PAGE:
He seems to be warming to Nato after suggesting it was dated. And his pride demands that Theresa (when the White House has learned how to spell her name) becomes his “Maggie”.
The big question of the hour remains: Is the Anglo-American special relationship going to become very special again? Will chalk and cheese – or opposite poles – somehow become the flavour of the years ahead on both sides of the Atlantic?
Trump’s narrowed eyes and belligerent posture remind me of Benito Mussolini with a wig. Here is an “America first” man used to getting his way.
It does, of course, take all kinds to make the world and the omens are generally good for a new, though different, golden era last enjoyed by Margaret Thatcher and Ronald Reagan to the world’s advantage.
I believe their – and our – fate rests on Trump’s performance on five fronts:
1 – Is he sufficiently modest to take advice from a British Prime Minister – and a woman to boot? Thatcher, with her housewifely economics, did not get far with Reagan over shrinking his budget deficit as he armed the USA to the teeth.
Sunny Ron, ever the optimist, listened but good-naturedly argued that everything would be okay on the night. Economically, it wasn’t, but the Russians took the hint and Eastern Europe was liberated. Trump has inherited an America deeply in debt and needs to remedy it.
2 – Is he man enough take a real handbagging when May gets seriously critical?
Would he take lying down the sort of vigorous school-mistressy lecture Thatcher gave Reagan for invading Grenada in his Caribbean back yard?
How would he react if May charged across the Atlantic, as Thatcher did “to wash his head”, as the FCO inelegantly put it, after Reagan told Mikhail Gorbachev he was ready to abolish nuclear weapons and over his amazing faith, in spite of the fallibility of technology, in the SDI – “Star Wars” – concept of nuclear defence in space?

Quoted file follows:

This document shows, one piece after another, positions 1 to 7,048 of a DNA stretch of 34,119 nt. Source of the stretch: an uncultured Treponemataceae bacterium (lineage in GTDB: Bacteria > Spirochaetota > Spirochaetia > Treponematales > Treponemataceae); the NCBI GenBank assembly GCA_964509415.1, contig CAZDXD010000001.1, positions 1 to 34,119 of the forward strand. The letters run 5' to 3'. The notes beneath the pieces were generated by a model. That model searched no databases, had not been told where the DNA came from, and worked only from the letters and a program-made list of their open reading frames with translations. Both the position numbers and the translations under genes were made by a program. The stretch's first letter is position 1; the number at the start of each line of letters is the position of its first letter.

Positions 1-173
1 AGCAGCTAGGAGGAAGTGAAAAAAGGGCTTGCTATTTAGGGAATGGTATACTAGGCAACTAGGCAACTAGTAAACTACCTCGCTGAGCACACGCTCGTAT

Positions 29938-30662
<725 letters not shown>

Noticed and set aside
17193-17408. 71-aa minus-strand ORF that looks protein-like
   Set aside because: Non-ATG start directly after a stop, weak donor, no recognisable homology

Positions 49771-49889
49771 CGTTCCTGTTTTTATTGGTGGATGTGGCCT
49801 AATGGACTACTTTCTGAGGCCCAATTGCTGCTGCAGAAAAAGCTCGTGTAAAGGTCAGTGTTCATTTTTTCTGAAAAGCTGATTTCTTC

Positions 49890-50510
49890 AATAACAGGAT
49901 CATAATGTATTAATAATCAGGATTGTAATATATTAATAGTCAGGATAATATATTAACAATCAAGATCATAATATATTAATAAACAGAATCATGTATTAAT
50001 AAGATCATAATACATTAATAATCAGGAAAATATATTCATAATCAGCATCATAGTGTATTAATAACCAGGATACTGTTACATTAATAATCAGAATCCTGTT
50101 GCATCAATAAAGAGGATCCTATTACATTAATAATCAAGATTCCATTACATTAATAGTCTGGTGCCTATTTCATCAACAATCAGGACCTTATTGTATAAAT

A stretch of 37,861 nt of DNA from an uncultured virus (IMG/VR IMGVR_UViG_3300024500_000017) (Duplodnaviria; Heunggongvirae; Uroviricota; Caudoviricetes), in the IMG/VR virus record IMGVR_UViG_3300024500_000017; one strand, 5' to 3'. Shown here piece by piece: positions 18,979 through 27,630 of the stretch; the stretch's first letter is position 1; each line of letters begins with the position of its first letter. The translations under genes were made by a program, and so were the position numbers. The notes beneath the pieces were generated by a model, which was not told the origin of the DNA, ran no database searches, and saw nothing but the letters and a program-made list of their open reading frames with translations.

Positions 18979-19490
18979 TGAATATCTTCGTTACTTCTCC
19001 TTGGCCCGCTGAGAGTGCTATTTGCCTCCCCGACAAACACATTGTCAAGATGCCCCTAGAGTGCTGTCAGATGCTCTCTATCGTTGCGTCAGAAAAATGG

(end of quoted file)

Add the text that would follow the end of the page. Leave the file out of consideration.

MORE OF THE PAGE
I simply cannot imagine Trump cowering in the Oval Office before May partly because of his unbounded certitude of approach – take, for example, his drive for a wall along the Mexican border – and partly because May is not as passionate as Thatcher.
3 – Is Trump likely to be shaken out of his admiration of Vladimir Putin by May’s cold realism? Here the outlook is more promising. He recognises the need for both the USA and Europe to strengthen their defences.
4 – Can Trump be persuaded that his instinctive protectionism will do the world no good at all and play into the hands of China to boot? Here May has a real international job to do to prevent an American-led, beggar-my-neighbour approach to international trade, whether or not Trump delivers quickly on an Anglo-American trade deal.
5 – Here I come back to Trump’s misogyny and his evident desire to be seen to be one of the lads. However much she recognises her responsibility to become his friend and reliable source of advice, May is unlikely to put up with being patronised for long. Will Trump in the White House grow up to be the perfect gentleman that Reagan was?
There is a lot riding on these questions, especially as Trump does not seem to have warmed to any other international statesman, with the possible – and awful – exception of Putin.
I think May is both able and desires to help Trump become a great president. But is he sufficiently modest to value candid friends? Thatcher did not think you were much of a friend if you were not candid. May seems to have been less than candid over Trump’s ban on travellers from Muslim states. Reagan could count on Thatcher to tell him the harsh truth.
I shall reserve judgment until they have met a few times and weathered a few storms together. I shall know that, by Jove, they’ve done it when I get that old 1980s feeling when they meet that I am again directing Rhett Butler and Scarlett O’Hara in Gone with the Wind. Forget about holding hands. Wait for the first kiss.